I congratulate Her Royal Highness Princess Maha Chakri Sirindhorn and Prof. Cardona for being the first recipients of ICCR’s World Sanskrit Awards.
Her Highness is an eminent scholar of Sanskrit and Pali, is keenly interested in epigraphy and has been a patron of Sanskrit studies in Thailand and propagation of Sanskrit. Prof. George Cardona, Professor Emeritus of linguistics at the University of Pennsylvania has singularly been responsible for making the University of Pennsylvania a center of Sanskrit learning in North America.
The shaping of Indian genius owes much to Sanskrit, not only in the fields of spirituality and religion but also in the fields of art, poetry, and literature as also of science, ethics, and systems of philosophy and knowledge. Much of Indian cultural landscape has been formed by Sanskrit and the modern Indian languages bear the impact of the magnificence and richness of Sanskrit. It encompasses one of the largest literatures of any language, and incorporates the sacred literature of three of the world’s major religions.
Sanskrit is a language of great antiquity. Philologists have traced the similarities between Vedic Sanskrit and Avestan. Sanskrit is rich; rich in vocabulary, rich in literature, rich in thoughts and ideas, rich in meanings and values. Its grammar offers a clear structure as was recognised by Indian grammarians over 2,500 years ago. The script it is written in was designed especially for it and allows us to know with great certainty how it is pronounced.
Sanskrit literature embodies a comprehensive mapping of the human experience in its spiritual, emotional, mental and physical dimensions. The extensive literature offers an expansive view of human nature and its role in creation. It includes epics, profound scripture, subtle philosophy, voluminous mythology and exquisite poetry. Playwrights and poets have skillfully used the language to offer timeless insights into the human mind. The grandeur of epics like Mahabharata and Ramayana testify to it; so does the beauty of Kalidasa's poetic genius.
A former President of India put it succinctly: “the culture of Sanskrit and Sanskrit literature is actually the culture of synthesis and assimilation. The message of Sanskrit literature is one of humanism, of unity of mankind, of values, of peace and mutual understanding and of harmonious development of the individual and the society. Acquaintance with such literature can only elevate and widen one’s outlook. Far from being obscurantist, the Sanskrit literature can be a positive force for progress and growth in the right direction.”1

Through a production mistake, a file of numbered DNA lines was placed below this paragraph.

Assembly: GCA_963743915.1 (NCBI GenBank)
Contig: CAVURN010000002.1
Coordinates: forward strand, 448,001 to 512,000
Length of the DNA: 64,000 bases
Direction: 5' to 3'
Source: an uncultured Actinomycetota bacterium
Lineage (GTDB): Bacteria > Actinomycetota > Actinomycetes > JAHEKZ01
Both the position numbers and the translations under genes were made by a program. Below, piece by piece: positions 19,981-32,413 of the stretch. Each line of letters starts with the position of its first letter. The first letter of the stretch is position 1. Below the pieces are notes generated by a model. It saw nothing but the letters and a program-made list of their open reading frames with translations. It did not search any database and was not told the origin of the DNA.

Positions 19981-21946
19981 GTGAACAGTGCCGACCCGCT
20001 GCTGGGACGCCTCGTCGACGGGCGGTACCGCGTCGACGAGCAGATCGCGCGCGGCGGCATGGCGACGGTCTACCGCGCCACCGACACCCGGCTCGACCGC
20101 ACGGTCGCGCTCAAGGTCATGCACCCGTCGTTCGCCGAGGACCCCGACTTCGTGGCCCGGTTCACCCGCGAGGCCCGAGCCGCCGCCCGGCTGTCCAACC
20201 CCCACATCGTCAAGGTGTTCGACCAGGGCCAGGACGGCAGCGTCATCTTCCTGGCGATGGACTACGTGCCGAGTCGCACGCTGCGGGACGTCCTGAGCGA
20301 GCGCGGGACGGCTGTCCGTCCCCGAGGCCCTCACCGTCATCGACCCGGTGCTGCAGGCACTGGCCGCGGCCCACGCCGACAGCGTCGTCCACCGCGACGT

Sanskrit is important, and the corpus of scientific, philosophical, sacral, and poetic texts produced in this language is surely one of the richest, probably the richest, contributions to global textual culture ever. The vast array of Sanskrit texts preserves for us a valuable part of the cultural heritage of mankind, including much beauty and fascinating ideas.
So important was the language and the corpus of information it contained that its knowledge became the key to power. The upper castes restricted it exclusively to themselves. Social reformers such as Guru Gobind Singhji and Swami Vivekananda understood that exclusivity of Sanskrit had to end for the society to become more egalitarian.
But, Sanskrit is not only an Indian heritage. The transition from an oral to a written form saw Sanskrit spread with breathtaking rapidity across southern and eastern Asia or what Sheldon Pollock calls the ‘Sanskrit Cosmopolis’. Within three centuries Sanskrit became the sole medium by which ruling elites expressed their power from as far west as Purusùapura in Gandhara to Pândurãnga in Champa of central Vietnam and Prambanan on the plains of Java.2
Thai and other Southeast Asian languages have strong roots in Sanskrit, which reflects their remote past relationship with Sanskrit. Sanskrit has a deep influence on Thai literature and culture as well. The royal family in Thailand has had high regard for Sanskrit learning and Thailand has nurtured study of Sanskrit. The leading institutions like Silpakorn University, Chulalongkorn University, and others have included Sanskrit in their study programmes.
In Europe and in the United States also there has been a long and valuable tradition of scholarship in Sanskrit. Mastering the intricacies of Sanskrit grammar brings with it great insight into grammar and etymology language structures in general. Since the discovery of the Indo-European language connection in the late eighteenth century, Sanskrit played an important role in European comparative linguistics and was taught in major European universities. While the intense interest spawned by colonial zeal has flagged, Sanskrit remains academically alive in Europe and increasingly in the United States.
The case for studying Sanskrit makes itself, and there is no need at all to invoke higher spiritual incentives in order to justify this.
1Shankar Dayal Sharma, in “Legacy of Sanskrit”, The Indian Nation, 11 Jan 1988
2Sheldon Pollock, Language of Gods in the World of Men, University Of California Press, 2006, p.14